Family therapy has become an important part of our culture. It is fairly common for families to have disagreements and challenging communication. In many cases, disputes between spouses, fights between parents and children, and arguments between siblings can be resolved over a period of time by talking and coming to a mutual agreement. But other circumstances, such as an illness, substance abuse, or infidelity, can tear a family apart.
This kind of turbulence can push families to seek family therapy, and in the U.S., family therapists treat about six million patients every year. Family therapy is considered a form of psychotherapy that deals with intimate problems within a familial unit, and helps to improve the relationship and communication between family members. These therapists use a combination of several different counseling techniques, including structural family therapy, which analyzes the family structure as a whole, transgenerational therapy, which looks at the effect of age differences in familial conflict, and strategic therapy, which focuses on the patterns of behavior and the relationship between members of a family.
Family Therapy Treats Each Individual as Part of the Whole
Family therapists can either meet with individual members of a family, the entire family as a whole, or utilize a combination of both. The idea is to allow each person to express his or her concerns, and address the impact of these feelings on the group. For example, if one child suffers from an eating disorder, or depression, or could use help for drug addiction, working with a family therapist can help every member to understand how his or her behavior can either hinder or aid treatment for that child. Also, by analyzing relationship patterns within the family, therapists can identify what actions and words could be supportive, or detrimental, to each member’s emotional development.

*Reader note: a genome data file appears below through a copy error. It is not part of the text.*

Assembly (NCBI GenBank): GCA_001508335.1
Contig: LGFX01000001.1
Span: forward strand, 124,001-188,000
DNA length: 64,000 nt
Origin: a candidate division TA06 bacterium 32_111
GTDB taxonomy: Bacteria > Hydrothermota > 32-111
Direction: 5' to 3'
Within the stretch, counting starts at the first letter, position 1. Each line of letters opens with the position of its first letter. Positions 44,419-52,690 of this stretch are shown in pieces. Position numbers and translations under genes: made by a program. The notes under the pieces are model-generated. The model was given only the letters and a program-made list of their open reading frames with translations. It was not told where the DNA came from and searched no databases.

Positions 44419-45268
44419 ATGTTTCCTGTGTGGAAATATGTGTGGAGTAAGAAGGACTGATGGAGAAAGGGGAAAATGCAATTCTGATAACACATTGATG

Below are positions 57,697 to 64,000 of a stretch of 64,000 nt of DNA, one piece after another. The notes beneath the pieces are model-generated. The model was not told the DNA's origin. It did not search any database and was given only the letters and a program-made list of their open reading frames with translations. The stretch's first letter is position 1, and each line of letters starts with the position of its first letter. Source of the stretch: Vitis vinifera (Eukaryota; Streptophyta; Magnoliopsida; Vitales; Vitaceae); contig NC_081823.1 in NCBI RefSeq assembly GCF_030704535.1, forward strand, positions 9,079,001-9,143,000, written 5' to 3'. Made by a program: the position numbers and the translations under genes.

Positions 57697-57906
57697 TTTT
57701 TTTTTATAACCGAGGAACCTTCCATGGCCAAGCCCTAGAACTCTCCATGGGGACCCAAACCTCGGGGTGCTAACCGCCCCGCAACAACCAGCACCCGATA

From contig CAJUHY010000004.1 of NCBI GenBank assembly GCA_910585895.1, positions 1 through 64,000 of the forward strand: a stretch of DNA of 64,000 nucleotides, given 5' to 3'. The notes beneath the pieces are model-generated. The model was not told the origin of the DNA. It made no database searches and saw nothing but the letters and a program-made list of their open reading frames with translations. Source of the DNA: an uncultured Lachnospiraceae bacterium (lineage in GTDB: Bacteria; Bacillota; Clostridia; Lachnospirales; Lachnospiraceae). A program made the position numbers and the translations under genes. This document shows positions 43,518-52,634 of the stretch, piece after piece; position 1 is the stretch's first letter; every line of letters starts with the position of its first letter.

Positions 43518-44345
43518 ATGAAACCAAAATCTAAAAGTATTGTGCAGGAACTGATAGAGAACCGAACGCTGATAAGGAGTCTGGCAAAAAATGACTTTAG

These therapy techniques could become crucial for teens and their families, as illnesses such as depression, anxiety, and eating disorders are often prevalent during adolescence. In addition, about 40% to 50% of couples in the U.S. divorce, according to the American Psychological Association. Marriage and family counseling can perhaps help couples work through their problems before opting for divorce, and a permanent split could require family counseling because of its effect on their children.
These statistics may be linked to the rapid growth of this profession. The U.S. Bureau of Labor Statistics projects that from 2012 to 2022, the number of marriage and family counselors will increase by 29%, and also reports that there are already 166,300 of these counselors in practice today.
With more than 800,000 children seeking a family therapist’s expertise every year, and several families visiting these professionals as well, BLS’s prediction is critical to the health of families across the nation. The techniques and analysis family therapists use could change the way families communicate, improve the quality of each family member’s relationship with one another, and ultimately teach the entire family to work harmoniously as one unit.
For more information on family therapy and counseling and see this helpful infographic below.